Industry-level Econometric Estimates of Energy-capital-labour Substitution with a Nested CES Production Function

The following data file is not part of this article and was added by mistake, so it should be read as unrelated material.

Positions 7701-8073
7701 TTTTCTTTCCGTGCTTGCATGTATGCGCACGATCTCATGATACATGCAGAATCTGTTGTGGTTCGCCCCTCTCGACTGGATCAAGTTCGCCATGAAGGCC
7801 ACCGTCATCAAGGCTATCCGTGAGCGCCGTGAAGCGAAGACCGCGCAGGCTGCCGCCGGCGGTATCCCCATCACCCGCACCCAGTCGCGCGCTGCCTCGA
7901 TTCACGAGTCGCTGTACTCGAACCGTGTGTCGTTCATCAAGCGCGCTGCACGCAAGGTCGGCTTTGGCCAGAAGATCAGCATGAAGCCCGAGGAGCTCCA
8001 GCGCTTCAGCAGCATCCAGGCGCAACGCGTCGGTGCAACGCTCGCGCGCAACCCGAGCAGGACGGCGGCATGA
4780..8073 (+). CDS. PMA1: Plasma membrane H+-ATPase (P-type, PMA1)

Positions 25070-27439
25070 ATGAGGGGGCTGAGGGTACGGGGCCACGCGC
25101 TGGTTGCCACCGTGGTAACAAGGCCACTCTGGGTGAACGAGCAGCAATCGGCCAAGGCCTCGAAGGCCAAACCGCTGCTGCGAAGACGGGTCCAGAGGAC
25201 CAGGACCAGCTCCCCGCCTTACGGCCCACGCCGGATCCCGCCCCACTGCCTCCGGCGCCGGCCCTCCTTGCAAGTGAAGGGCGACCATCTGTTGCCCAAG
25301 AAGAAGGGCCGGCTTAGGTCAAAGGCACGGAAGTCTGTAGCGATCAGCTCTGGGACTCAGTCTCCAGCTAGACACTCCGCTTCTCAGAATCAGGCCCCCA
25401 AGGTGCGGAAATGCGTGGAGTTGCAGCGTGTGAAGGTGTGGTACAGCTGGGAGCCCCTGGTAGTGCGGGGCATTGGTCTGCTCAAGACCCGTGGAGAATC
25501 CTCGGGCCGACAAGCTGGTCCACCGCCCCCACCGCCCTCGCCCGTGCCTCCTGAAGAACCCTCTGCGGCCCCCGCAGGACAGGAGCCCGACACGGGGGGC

Despite substantial interest in the role of energy in the economy, the degree of substitutability between energy and other production inputs, and the way energy should be included in the production function remain unresolved issues. Our study provides industry-level parameter estimates of two-level constant elasticity of substitution (CES) functions that include capital, labour and energy inputs and allow for technological change for Canada. In contrast to many existing studies, we do not impose prior restrictions on the order of input nesting, and we report the estimates for three possible specifications. We find that a nested production structure which first combines labour and energy into a composite good that is then combined with capital, fits the Canadian data best, in terms of respecting the restrictions imposed by cost minimization. We also find rather low elasticities of substitution between capital and labour, and limited evidence of exogenous technological change.
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